If they are also rude when it comes time to talk rates, this is a red flag. Proceed with caution. It can also be the case that customers in the ‘Scrooge’ category might have a poor payment history with others. At the same time, customers that are looking for the cheapest solution don’t usually convert to loyal customers but remain bargain hunters that jump from deal to deal. So, you’re not building a lasting relationship with this type of customer. Instead you’re likely investing in a future that will never materalize.
In this scenario, you need to stand confidently behind your offer and your proposal/quote/prices. Don’t be afraid to emphasise the value you add and what that translates to for the customer. And if a deal isn’t being reached, don’t be afraid to cut this customer loose so you can focus on bringing in others that will recognize and pay for your valuable work. After all, your customer expects others to value and pay a good price for their work. If they aren’t valuing yours then asking yourself if you should still be pursuing this job.
3. The customer doesn’t respect your time:
Does your customer repeatedly miss or reschedule initial meetings? Meanwhile, do they expect you to be flexible in finding a new meeting time even if you are in a different city and need to travel to their location again or make a video call across several time zones?
Perhaps this customer is being flaky because they aren’t that interested. Typically, something that is a priority isn’t forgotten or moved multiple times. Or maybe they are interested, but they’re just also rude and value their time more than yours. Of course, things can come up, but when your customer repeatedly delays, there’s usually a bigger reason behind it than the flu. Beyond being rude, maybe they are interested but they don’t have the money for what your selling at the moment or their business isn’t quite ready for what you’re offering just yet.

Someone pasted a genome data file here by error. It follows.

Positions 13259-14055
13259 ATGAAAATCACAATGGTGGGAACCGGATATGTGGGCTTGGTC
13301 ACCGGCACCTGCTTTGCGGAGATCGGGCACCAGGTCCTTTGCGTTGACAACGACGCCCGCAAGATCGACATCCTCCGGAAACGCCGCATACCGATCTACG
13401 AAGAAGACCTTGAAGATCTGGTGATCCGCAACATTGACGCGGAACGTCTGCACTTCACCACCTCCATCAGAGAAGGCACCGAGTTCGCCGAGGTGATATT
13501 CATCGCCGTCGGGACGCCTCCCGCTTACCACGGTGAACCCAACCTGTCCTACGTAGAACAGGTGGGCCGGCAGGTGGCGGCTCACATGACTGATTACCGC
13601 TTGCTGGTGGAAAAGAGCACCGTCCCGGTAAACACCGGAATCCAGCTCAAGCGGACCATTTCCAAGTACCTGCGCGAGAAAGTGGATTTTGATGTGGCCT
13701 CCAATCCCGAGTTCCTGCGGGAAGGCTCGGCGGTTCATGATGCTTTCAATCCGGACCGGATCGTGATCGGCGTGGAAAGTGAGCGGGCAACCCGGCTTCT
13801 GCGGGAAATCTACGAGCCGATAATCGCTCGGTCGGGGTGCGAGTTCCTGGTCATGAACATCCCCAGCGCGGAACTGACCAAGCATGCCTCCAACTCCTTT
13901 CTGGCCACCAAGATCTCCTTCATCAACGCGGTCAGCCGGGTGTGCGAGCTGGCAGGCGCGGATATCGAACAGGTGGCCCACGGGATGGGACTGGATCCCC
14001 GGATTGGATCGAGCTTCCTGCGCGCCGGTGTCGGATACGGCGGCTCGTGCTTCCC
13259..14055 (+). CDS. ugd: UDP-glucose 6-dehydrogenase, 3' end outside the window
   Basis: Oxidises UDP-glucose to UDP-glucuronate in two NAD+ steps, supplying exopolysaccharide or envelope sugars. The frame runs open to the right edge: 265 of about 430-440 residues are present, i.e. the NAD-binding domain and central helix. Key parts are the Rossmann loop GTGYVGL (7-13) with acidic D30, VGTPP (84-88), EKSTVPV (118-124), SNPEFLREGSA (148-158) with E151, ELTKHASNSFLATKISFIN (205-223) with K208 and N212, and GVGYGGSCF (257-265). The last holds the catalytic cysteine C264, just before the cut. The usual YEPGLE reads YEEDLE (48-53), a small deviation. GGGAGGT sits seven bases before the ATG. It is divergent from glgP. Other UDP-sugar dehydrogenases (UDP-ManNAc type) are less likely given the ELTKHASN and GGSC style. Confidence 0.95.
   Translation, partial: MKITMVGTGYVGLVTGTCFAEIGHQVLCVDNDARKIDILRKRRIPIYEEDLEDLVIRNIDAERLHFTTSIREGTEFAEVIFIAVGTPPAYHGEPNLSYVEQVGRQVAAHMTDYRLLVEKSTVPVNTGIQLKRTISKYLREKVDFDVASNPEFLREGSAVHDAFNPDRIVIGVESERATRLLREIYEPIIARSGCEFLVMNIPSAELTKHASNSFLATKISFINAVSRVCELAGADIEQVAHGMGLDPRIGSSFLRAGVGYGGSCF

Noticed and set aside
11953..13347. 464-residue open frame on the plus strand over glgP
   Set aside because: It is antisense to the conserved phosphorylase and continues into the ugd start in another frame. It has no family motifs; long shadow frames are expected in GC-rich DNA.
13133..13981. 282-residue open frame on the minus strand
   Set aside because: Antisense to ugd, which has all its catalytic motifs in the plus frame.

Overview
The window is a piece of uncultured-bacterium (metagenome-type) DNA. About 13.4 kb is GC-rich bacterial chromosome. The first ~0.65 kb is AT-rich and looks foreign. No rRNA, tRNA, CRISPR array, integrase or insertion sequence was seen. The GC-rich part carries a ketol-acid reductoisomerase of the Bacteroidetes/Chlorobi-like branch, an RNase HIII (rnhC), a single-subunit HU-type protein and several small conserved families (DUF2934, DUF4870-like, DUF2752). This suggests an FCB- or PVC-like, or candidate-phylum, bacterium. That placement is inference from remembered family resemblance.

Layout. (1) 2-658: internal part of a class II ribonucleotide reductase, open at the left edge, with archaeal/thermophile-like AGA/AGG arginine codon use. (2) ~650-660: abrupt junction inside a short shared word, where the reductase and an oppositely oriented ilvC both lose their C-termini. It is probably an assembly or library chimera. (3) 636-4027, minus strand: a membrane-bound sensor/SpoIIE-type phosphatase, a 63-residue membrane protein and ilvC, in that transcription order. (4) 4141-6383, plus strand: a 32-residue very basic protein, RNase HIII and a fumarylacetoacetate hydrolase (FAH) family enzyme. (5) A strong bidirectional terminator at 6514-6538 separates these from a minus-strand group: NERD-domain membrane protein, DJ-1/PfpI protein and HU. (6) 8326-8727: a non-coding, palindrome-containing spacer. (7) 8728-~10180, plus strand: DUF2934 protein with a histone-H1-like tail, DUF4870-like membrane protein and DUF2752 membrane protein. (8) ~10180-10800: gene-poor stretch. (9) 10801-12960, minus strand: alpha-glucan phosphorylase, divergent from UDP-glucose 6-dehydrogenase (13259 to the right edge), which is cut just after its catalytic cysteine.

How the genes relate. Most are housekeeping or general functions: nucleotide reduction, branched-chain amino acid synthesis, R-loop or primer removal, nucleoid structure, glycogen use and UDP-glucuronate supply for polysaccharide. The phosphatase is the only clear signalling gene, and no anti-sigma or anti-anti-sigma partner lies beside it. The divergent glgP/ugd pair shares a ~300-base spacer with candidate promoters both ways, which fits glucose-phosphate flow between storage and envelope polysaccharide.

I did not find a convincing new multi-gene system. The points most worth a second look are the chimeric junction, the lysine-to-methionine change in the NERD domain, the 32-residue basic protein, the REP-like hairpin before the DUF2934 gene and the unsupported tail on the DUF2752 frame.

In this scenario, you can tell the customer that you can only work effectively and deliver results on time if they adhere to the set deadlines and schedules. Of course, be friendly but confident as you communicate this message. You respect your customer’s time and expect them to do so in return.
If you discover after you’ve signed a prospect that they have transformed into a difficult to reach customer, it could mean a few things. It could be the case that an otherwise polite customer might be overloaded with various projects or they could just be naturally disorganized.
If your customer has become difficult because they are very slow to reply to your emails and calls or they deliver the agreed material only after several reminders, then you can inform them you are putting the project on hold until they send the required deliverable. You should have included a line to provide for this scenario in your proposal and project document. At this point you invoke and reference it. And don’t forget to mention that delays could impact the price, because any delayed project should have a restart charge attached to it that you included in your agreement. If you must reschedule your work or appointments due to the customer’s negligence, let them know it will show on their next bill.
Know when to walk away:
Not all difficult customers translate to immediately bad customers. Any customer with high quality standards shouldn’t scare you off immediately. It is however important that you always ensure transparency and a clear project scope including your terms and conditions. When you take protective measures, you make sure the project gets done professionally, even with a difficult customer. Stay confident and communicate clearly how you’d like the collaboration to work.
A lucrative dream project can turn into a real nightmare if the customer becomes offensive, unreliable or doesn’t pay their bill. Trust your instincts — if they are telling you the project isn’t a good fit for you, it may be better to decline the project and focus on securing something that’s a better fit. And finally, don’t forget that one of your most important qualities as an entrepreneur is to know when to say “no thank you” to a difficult customer.
Follow me on Medium and Twitter @CambridgeTricia
Cambridge MBA | Marketing Consultant | Speaker | Author | Ghostwriter